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Previous Challenge Entry (Level 4 – Masters)
Topic: Bold (emotionally) (08/30/07)

TITLE: Alfie Sells a Widget
By Jan Ackerson


Alfie Schwimmer looked at the phone in his hand, unsure what to do with it now that his boss had stopped talking. He was distinctly aware that his deodorant had failed; Mr. Dove had summoned him.

With sweat glistening on his high-domed brow, Alfie timidly tapped on Mr. Dove’s door. A voice boomed out “Come in!” Alfie opened the door and took a startled hop—Mr. Dove was standing there, his navy-suited hulk filling Alfie’s vision. “Alfie!” he said. “Have a seat, son. Let’s talk about your numbers.”

Perching nervously on a large, leather-covered chair, Alfie began to stammer. “I-I know I haven’t sold many widgets, Mr. Dove. I just c-can’t seem to make people…I mean, p-persuade people to buy…it’s hopeless. Who’d want to b-buy widgets from a l-loser like me?”

Mr. Dove pondered Alfie for a moment. “Alfie,” he said, “I need to see you in action. I’m going with you tomorrow. Nine o’clock sharp.” He stood—or rather, loomed—and Alfie scuttled from the office, a black cloud hovering between his head and the ceiling.

The next day, the two men set out for a nearby subdivision with a heavy suitcase full of widgets. They stood together on the porch of the first house. Alfie adjusted his necktie and tentatively rang the doorbell while Mr. Dove smacked him on the back. “Go get ‘em, boy!”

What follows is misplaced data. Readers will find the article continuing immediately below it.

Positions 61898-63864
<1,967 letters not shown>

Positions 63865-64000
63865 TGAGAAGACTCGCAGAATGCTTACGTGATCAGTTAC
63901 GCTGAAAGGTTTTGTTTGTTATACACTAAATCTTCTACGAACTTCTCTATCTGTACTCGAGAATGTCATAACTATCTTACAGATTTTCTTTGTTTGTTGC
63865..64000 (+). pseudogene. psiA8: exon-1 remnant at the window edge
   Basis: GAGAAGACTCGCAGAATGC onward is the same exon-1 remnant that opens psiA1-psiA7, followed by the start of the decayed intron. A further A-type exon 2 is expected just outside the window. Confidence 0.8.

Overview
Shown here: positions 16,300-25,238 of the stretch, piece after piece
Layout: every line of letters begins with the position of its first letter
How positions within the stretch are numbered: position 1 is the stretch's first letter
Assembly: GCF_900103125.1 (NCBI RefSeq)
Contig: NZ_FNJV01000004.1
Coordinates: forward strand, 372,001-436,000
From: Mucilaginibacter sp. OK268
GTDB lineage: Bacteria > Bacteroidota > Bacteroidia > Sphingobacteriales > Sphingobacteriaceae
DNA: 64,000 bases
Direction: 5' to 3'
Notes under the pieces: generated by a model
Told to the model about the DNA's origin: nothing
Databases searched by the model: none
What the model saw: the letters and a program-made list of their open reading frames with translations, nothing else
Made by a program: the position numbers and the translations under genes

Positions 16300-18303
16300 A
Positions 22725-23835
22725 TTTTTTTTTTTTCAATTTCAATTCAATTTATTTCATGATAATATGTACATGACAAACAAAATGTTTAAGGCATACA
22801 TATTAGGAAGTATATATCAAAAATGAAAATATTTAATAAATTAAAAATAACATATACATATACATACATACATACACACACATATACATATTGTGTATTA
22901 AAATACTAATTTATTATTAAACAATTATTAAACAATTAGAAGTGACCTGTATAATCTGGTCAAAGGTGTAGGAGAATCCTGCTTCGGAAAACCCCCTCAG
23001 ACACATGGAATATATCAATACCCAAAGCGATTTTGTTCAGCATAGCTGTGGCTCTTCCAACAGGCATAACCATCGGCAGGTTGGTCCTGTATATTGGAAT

A woman opened the door about six inches and peered at the men. “Yes?” she said, with an irritated air.

“I wondered—that is to say—would you like to—“ Alfie hefted the suitcase. “W-widgets.” He gave the woman a hopeful and apologetic look.

“Oh, I don’t use widgets. I use doohickeys.” The door closed.

Alfie turned to Mr. Dove and shrugged. “She’s happy with the competitors—who am I to interfere?”

Mr. Dove was silent as they approached the next house. With a heavy feeling of foreboding, Alfie rang the bell. A man opened it wide, his eyes squinting with distrust.

Determined to show more confidence, Alfie hoisted the suitcase with its bright logo. “Widgets?”

“Don’t believe in ‘em!” Alfie’s ears literally rang with the reverberation of the slammed door.

He turned in despair to Mr. Dove, who was standing behind his right shoulder. “I shouldn’t try to compromise his beliefs—right?”

Mr. Dove draped an arm around Alfie’s hunched and dejected shoulders. “Try one more, m’boy.”

Alfie rang the third doorbell. No answer. He rang again, and silently counted to twenty. “Guess no one’s home, Mr. D—“. The door swung open, and a pleasant-looking young man stood there, his eyes alert and questioning.


Alfie had been determined to approach this sale assertively, but the young man’s eagerness intimidated him. “I don’t suppose…you’d like a widget,” he mumbled, his eyes downcast.

“A widget? Maybe. Lemme see one.” He held out his hand, and Alfie fumbled in the suitcase, dropping several widgets before finally handing over a sample.

The young man examined it with interest, then peppered Alfie with questions. “What this alloy? How many decibels is that sound? Will it function underwater? How many cubic centimeters is this component? Can it be linked to my PC?”